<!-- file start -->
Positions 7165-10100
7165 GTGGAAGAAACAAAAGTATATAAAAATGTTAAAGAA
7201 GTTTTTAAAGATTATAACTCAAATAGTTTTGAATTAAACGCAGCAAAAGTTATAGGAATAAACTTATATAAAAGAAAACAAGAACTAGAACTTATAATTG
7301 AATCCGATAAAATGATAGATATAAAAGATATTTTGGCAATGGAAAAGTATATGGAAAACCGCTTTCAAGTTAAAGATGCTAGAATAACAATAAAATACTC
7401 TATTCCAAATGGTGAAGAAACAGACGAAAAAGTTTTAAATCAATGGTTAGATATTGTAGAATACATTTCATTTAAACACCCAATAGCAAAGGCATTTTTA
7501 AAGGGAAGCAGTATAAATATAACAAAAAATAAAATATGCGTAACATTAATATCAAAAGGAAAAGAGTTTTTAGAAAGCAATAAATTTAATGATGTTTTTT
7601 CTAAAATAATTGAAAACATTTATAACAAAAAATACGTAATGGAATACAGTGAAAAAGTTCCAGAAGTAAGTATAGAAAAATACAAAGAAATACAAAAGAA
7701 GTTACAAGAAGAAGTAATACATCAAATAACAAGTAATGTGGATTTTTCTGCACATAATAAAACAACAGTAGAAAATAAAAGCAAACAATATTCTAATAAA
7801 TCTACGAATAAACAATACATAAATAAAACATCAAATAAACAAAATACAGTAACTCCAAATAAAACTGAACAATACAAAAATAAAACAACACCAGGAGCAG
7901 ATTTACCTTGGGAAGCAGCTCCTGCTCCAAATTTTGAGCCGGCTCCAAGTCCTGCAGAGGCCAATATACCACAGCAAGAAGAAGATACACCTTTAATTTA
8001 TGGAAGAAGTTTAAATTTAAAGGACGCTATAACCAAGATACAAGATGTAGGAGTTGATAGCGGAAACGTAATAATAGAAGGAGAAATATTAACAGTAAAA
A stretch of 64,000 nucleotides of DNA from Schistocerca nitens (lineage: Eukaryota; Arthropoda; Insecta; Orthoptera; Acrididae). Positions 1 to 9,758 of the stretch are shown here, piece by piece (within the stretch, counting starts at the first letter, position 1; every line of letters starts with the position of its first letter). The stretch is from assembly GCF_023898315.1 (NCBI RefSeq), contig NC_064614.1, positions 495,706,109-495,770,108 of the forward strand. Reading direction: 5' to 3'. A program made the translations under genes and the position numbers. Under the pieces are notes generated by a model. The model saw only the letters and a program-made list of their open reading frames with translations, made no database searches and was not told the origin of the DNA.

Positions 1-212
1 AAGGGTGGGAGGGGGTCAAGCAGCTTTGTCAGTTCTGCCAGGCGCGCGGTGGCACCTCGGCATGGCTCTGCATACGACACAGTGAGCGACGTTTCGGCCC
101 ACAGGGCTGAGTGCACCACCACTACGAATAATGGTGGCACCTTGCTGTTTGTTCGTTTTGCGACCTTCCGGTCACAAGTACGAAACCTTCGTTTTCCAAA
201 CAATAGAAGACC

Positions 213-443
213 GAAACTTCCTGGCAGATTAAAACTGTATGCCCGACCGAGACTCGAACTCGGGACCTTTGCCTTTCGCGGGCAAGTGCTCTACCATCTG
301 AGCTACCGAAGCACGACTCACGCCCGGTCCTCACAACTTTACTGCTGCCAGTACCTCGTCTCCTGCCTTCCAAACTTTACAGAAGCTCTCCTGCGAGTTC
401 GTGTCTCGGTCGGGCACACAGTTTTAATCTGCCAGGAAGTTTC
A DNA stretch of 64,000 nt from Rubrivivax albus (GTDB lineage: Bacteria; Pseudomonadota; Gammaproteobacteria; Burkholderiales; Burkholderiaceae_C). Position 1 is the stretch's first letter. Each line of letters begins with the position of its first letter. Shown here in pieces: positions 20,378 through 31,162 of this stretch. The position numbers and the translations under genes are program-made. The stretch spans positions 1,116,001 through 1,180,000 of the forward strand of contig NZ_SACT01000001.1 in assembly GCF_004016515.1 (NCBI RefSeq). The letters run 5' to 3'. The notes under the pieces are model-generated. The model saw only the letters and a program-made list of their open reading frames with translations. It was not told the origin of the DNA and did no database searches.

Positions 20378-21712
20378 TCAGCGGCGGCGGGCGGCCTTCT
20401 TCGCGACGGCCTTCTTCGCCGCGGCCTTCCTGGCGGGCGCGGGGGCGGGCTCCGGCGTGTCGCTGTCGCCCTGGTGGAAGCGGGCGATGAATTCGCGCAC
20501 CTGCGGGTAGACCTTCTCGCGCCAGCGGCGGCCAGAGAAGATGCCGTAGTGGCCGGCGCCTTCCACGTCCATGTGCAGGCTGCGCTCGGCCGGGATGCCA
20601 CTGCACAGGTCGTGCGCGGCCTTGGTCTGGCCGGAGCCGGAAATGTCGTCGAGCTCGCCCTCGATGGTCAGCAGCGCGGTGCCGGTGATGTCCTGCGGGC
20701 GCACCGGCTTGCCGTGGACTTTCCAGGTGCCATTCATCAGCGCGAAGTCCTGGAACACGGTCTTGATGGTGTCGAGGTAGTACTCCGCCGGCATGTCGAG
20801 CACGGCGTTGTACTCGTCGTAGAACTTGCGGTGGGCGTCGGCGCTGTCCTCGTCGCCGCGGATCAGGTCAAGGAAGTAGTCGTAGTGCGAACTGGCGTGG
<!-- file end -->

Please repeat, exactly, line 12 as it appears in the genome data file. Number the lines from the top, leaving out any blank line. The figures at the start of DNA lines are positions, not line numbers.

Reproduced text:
A stretch of 64,000 nucleotides of DNA from Schistocerca nitens (lineage: Eukaryota; Arthropoda; Insecta; Orthoptera; Acrididae). Positions 1 to 9,758 of the stretch are shown here, piece by piece (within the stretch, counting starts at the first letter, position 1; every line of letters starts with the position of its first letter). The stretch is from assembly GCF_023898315.1 (NCBI RefSeq), contig NC_064614.1, positions 495,706,109-495,770,108 of the forward strand. Reading direction: 5' to 3'. A program made the translations under genes and the position numbers. Under the pieces are notes generated by a model. The model saw only the letters and a program-made list of their open reading frames with translations, made no database searches and was not told the origin of the DNA.